The Ethno-Archival Finding Aid

Title: A Collection of Archival Ethnographies

Dates: 2001-2014

Size: 16 Articles

Access Restrictions: With the exception of one article available only in print, the rest of the publications can be accessed onlineOne article can be openly accessed without a subscription or fee.

Language of Material: All of the articles are in English.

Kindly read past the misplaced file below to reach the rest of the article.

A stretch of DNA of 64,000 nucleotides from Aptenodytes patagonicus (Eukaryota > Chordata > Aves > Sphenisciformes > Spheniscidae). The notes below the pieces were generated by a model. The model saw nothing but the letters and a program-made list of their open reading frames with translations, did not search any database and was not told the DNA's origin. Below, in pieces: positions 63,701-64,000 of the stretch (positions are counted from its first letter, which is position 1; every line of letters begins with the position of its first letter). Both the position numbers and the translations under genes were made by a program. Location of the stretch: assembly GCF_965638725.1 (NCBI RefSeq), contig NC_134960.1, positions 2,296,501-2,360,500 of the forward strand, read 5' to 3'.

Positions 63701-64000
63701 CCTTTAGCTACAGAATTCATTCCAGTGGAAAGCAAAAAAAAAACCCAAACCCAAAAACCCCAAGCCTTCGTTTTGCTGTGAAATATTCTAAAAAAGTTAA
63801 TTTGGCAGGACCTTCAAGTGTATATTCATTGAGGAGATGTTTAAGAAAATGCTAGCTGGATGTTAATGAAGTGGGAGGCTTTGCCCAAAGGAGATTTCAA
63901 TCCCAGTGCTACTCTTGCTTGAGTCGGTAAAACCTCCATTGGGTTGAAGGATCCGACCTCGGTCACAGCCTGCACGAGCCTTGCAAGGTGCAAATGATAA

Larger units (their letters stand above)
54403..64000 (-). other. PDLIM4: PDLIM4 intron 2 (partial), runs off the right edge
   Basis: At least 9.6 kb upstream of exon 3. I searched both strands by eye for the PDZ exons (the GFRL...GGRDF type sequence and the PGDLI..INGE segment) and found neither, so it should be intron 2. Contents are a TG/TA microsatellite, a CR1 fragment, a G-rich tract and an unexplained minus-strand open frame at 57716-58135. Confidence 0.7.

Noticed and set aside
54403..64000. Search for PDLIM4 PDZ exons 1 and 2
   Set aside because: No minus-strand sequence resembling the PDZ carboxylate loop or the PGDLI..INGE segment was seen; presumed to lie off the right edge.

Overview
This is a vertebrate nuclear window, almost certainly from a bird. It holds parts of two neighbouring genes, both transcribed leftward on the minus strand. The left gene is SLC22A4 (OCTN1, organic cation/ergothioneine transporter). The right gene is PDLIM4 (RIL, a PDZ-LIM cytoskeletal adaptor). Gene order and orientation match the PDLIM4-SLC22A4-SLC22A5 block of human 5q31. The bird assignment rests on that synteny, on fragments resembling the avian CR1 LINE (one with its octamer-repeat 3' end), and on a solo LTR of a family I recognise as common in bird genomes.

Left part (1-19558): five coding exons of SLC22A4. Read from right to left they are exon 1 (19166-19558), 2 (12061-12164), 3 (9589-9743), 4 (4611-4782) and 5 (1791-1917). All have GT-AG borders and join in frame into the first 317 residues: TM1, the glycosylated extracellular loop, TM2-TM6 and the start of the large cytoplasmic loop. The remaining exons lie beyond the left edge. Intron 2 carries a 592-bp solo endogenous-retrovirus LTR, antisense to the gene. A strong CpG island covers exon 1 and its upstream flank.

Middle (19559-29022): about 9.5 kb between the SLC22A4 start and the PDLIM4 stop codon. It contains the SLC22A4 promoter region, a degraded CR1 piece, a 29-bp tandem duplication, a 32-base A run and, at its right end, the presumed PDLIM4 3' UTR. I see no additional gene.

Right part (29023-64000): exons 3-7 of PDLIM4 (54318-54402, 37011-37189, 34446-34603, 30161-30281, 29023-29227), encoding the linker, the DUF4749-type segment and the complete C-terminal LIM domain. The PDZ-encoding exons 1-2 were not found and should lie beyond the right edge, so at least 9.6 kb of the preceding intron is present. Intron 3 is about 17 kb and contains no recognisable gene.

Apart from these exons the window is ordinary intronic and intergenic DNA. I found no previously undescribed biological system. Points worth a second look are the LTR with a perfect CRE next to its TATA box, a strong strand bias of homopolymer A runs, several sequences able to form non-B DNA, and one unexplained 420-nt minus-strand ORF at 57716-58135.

Scope and Content: This collection of articles has been divided into four series to reflect the major themes extracted from the sixteen articles reviewed: "Classic Archival Ethnography," "Informal Records," "Archival Ethnography Along the Archival Grain," and "Constructing Archives." The first series focuses on classic archival ethnography, which highlights the work of some of the earliest scholars who in the early 2000s used ethnography to theorize archival recordkeeping phenomena. These authors are also very self-reflective of how they practice ethnography. The second series introduces publications in which authors work within and study cultural contexts that engender informal records.[15] The authors in this series bring up archival recordkeeping situations that problematize the conceptual nature, classification, and formats of archival records. The third series reflects the works of authors using a specific ethnographic research strategy to study archival records. The strategy, reading archives "along the archival grain," was developed by a historian. The fourth series encompasses articles that demonstrate an emerging trend of scholars who are theoretically and literally constructing archives that take into account the changing nature of both the conceptual and practical meanings of archives.